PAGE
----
Measuring tools are a vital tool in nearly every trade and every phase of construction. Measuring tools are often both the first step and the last step in completing jobs on the worksite. Whether a contractor is using a cross-line laser to align electrical outlets or an estimator using a laser distance measure to calculate area for flooring, nearly all trades are increasing usage of measuring tools. In turn, this increases the need for manufacturers to produce tools that offer enhanced precision, extra durability, and fit into more use cases than ever before. From plumb bobs to box lasers to chalk lines, measuring tools have seen perhaps the largest shift out of any other category of power tools.
Overall, measuring and leveling has become a faster, easier, and more affordable process than ever before. One way to think about the evolution of measuring tools is to compare it to the evolution of cell phones. When we look back at the very first cell phone, its purpose was to make calls. Now, cell phones offer much more than simply the ability to place a call. There’s consistently new iterations of cell phones, updates to applications, and new capabilities that enable users to do more with one device and do it more efficiently. Similarly, we are continually learning about new ways that measuring tools are being used on jobsites, offering us insight on how to make these tools as useful as possible.
For starters, the laser technology used in measuring tools has improved tremendously with the shift from red beam lasers to green beam lasers in the past five years or so. Green is a color more visible to the human eye and thus scientifically, we can see the green beam laser better than red. In some environments where you might have ambient light shining onto the workspace, having additional visibility on the job site and longer ranges of laser light to work with is vital.
We have also seen a shift in producing measuring tools to be more compact, yet more durable, than ever before. As a direct result of listening to user feedback, manufacturers have begun to ensure that a measuring tool on the jobsite is built just as tough as the job itself, but also compact enough to ensure portability. We now see measuring tools that can fit in a tool belt or a case that is easily transported on a person, or alongside them as they move through their day. And it’s worth mentioning that these newer compact tools still carry great accuracy in their small package.
With the measuring tools market expanding to serve increasingly more trades and industries, we have also seen additional capabilities arise depending on the use. For example, a new high-end rotary laser might now offer UCAL, or user calibration. This is a way to connect the tool to a smart device and allow the user to calibrate their laser on site. This is especially useful in cases where a rotary laser, which is stood upright, can potentially get knocked out of place or slightly shifted. With UCAL, users can do their own accuracy check to ensure they are always working off of a level benchmark. Another similar tool capability on the rise is the option for connectivity, which has become an absolute necessity in the measuring tools category. Added connectivity to smart devices allows users to document their work digitally and immediately transfer detailed and accurate measurements off to a coworker or an office. The ability to document measurements in this way has created meaningful ecosystems and provided insight into how manufacturers can make measuring tools even more useful and accurate, and ultimately increase productivity on the jobsite.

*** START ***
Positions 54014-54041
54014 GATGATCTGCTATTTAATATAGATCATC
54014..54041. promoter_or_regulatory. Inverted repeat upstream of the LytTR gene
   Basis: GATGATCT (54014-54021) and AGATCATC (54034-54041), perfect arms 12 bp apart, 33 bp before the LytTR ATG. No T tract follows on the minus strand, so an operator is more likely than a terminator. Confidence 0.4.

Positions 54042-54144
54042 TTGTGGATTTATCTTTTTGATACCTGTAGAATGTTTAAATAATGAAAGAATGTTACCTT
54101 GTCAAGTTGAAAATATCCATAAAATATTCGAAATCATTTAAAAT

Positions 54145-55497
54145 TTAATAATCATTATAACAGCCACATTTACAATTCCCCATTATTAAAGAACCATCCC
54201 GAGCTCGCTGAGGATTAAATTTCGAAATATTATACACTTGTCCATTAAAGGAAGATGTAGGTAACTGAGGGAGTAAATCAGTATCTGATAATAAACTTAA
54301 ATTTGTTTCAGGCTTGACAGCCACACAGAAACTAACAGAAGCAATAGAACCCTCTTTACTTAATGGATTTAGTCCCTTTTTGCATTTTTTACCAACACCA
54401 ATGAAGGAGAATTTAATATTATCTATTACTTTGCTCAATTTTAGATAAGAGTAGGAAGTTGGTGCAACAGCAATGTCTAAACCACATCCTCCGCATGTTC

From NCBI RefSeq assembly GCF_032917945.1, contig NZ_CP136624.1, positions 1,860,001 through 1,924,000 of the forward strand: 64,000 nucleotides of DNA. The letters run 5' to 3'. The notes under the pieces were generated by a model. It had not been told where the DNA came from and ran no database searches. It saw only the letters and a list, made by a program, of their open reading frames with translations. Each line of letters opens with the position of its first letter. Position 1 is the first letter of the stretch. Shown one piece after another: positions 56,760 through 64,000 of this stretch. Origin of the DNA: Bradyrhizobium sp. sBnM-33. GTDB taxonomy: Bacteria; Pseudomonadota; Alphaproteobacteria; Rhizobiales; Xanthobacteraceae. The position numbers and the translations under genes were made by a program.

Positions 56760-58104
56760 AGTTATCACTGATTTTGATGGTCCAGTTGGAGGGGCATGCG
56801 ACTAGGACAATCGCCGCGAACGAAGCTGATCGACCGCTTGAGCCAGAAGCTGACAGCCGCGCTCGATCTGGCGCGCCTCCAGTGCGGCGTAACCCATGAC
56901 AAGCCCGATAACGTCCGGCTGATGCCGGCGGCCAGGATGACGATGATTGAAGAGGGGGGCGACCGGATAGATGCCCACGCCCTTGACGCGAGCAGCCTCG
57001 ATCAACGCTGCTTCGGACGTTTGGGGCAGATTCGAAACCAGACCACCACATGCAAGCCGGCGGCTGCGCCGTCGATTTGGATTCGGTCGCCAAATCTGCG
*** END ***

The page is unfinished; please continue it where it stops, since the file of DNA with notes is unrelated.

Overall, throughout the past 5-10 years measuring tools have become more accurate, useful, and durable than ever before. And new technological advances have allowed measuring tools to become fast, easier, and more efficient. With the growth of the measuring tool market and increase in overall demand, these tools have also become more cost-effective. A large range of use cases for measuring tools means there can be a tool for every job. We envision a world in which every user has a measuring tool that fits their individualized needs on the jobsite – and we are certainly up for the challenge to get them there.
By Linda Tait, Business Unit Director, Measuring Tools at Bosch Power Tools